The Sudanese foreign ministry confirmed on Thursday that it had forfeited its voting rights at the United Nations for failing to fulfil its financial obligations to the international body.
Khartoum, along with another 15 UN member states, is set to forfeit its voting rights because the government failed to pay some $348,000 in fees to the global body, Egyptian state news agency MENA reported.
According to news agency UPI, Sudanese Ambassador to the United Nations Daffa-Alla Elhag Ali Osman stated that Sudan had fully paid its 2012 dues and would soon transfer those for 2013.
Prices have soared in Sudan since South Sudan seceded in 2011, taking with it three-quarters of the country's oil output. Petroleum was Sudan's main source of foreign currency, which it needs to support the Sudanese pound and pay for food and other strategic imports.
Sudan cut fuel subsidies and took other austerity measures in June in hopes of plugging a government budget gap.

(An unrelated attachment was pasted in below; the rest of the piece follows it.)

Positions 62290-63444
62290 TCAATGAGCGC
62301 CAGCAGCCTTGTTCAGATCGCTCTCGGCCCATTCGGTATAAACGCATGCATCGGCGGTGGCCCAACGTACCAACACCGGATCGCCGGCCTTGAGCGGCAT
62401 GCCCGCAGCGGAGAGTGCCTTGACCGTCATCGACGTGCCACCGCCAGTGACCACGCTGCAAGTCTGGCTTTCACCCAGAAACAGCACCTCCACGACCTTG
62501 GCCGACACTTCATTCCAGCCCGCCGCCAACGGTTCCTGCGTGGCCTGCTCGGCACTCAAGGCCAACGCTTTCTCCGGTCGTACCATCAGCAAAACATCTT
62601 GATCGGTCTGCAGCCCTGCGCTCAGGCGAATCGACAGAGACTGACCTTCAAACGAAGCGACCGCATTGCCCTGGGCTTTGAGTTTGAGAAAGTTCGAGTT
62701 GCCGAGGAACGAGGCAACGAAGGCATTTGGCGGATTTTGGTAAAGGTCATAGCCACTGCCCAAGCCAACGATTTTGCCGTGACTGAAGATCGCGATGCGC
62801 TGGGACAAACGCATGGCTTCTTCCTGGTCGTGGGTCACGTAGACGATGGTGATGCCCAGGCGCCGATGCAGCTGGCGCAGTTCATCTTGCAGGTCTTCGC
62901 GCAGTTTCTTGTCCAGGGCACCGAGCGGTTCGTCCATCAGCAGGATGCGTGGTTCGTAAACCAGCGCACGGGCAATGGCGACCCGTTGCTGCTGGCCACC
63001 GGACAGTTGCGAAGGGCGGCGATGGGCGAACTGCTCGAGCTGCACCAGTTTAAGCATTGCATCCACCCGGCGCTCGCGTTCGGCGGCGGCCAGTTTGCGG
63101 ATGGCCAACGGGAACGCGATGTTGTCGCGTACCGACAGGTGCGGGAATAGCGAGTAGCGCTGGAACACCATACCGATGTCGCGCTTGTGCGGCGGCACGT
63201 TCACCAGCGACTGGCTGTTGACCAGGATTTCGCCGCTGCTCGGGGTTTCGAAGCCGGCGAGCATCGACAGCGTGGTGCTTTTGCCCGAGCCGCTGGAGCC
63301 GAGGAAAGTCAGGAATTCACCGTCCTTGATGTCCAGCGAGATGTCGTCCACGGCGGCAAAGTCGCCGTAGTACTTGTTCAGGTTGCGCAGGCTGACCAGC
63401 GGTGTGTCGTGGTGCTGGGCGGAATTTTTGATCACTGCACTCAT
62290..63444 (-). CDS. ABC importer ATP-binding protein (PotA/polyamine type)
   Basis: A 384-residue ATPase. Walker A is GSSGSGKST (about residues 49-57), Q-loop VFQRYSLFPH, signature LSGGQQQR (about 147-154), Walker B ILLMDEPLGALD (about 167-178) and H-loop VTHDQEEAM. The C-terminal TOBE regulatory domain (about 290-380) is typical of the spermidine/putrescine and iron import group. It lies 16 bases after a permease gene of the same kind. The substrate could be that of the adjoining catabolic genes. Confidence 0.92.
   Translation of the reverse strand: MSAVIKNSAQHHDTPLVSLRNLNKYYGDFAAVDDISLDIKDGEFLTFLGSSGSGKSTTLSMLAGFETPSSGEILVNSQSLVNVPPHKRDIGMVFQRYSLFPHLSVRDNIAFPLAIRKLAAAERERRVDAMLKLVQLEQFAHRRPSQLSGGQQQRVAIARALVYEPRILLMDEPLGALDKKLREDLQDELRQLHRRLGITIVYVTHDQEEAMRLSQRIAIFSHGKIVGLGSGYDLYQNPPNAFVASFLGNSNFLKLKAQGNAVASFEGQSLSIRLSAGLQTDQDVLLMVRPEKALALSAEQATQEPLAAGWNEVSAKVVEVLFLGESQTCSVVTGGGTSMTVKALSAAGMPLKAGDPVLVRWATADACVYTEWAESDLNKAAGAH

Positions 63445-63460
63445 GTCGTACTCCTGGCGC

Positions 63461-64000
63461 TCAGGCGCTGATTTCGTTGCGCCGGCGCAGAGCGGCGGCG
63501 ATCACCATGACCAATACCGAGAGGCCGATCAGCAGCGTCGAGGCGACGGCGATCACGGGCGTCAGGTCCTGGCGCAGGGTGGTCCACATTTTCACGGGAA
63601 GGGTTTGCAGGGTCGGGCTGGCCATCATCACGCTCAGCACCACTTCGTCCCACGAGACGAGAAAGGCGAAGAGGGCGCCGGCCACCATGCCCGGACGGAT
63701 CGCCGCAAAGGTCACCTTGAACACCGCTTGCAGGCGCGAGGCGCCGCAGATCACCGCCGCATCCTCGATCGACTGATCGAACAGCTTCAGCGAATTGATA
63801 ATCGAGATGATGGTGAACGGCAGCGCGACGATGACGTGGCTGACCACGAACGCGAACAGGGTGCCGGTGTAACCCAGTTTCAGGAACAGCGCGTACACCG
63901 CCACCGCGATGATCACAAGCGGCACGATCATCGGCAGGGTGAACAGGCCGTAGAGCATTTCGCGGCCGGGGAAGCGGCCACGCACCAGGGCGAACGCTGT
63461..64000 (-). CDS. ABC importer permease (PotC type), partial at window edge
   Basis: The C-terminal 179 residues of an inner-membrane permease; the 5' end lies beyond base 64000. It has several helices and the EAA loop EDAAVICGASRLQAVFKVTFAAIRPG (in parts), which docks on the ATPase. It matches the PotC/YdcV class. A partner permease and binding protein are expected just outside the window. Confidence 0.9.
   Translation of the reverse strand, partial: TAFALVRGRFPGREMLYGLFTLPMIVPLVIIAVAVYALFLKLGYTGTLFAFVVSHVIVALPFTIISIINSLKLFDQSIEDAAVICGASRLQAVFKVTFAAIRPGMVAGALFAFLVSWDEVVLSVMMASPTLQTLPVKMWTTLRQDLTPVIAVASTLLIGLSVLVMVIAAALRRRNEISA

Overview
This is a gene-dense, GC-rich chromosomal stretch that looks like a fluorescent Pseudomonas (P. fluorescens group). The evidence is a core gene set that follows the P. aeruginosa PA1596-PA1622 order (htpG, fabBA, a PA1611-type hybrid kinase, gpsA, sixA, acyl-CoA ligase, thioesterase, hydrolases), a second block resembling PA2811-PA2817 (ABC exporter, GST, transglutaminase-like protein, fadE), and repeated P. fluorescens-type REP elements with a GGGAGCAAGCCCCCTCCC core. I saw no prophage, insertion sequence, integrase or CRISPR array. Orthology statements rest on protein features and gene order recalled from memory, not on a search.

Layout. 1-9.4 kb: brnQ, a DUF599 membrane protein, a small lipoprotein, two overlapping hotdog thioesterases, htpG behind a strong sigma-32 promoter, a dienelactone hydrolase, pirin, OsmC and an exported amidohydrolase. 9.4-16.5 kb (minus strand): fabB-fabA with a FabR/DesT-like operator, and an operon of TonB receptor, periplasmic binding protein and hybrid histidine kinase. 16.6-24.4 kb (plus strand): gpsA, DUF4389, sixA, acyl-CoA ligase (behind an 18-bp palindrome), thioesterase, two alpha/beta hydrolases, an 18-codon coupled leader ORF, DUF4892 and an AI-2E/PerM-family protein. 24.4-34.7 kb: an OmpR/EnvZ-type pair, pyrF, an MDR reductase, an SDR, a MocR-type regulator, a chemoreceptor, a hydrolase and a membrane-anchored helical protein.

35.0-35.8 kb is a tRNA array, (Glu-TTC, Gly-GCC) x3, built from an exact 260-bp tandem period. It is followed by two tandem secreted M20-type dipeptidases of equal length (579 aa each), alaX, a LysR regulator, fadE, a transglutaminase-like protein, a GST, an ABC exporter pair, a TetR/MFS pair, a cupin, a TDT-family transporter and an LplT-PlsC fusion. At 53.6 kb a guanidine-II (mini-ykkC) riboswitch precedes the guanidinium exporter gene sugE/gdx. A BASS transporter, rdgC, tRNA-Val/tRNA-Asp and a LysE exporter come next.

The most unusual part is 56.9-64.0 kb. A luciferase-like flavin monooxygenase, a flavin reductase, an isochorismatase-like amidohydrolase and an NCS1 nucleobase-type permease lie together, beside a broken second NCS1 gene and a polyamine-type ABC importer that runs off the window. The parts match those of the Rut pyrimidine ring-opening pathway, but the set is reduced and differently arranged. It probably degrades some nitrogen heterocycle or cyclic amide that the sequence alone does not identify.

The move ignited a series of small anti-government demonstrations, but these petered out after a security crackdown and the beginning of the Muslim fasting month of Ramadan.
The IMF recommended that Sudan continue with reforms, which it said were "an important step toward restoring macroeconomic stability and reducing the economy's dependence on oil."
The global monetary institution pointed out that tensions along the border with South Sudan could lead to an increase in military spending and impose additional pressures on the already-strained budget.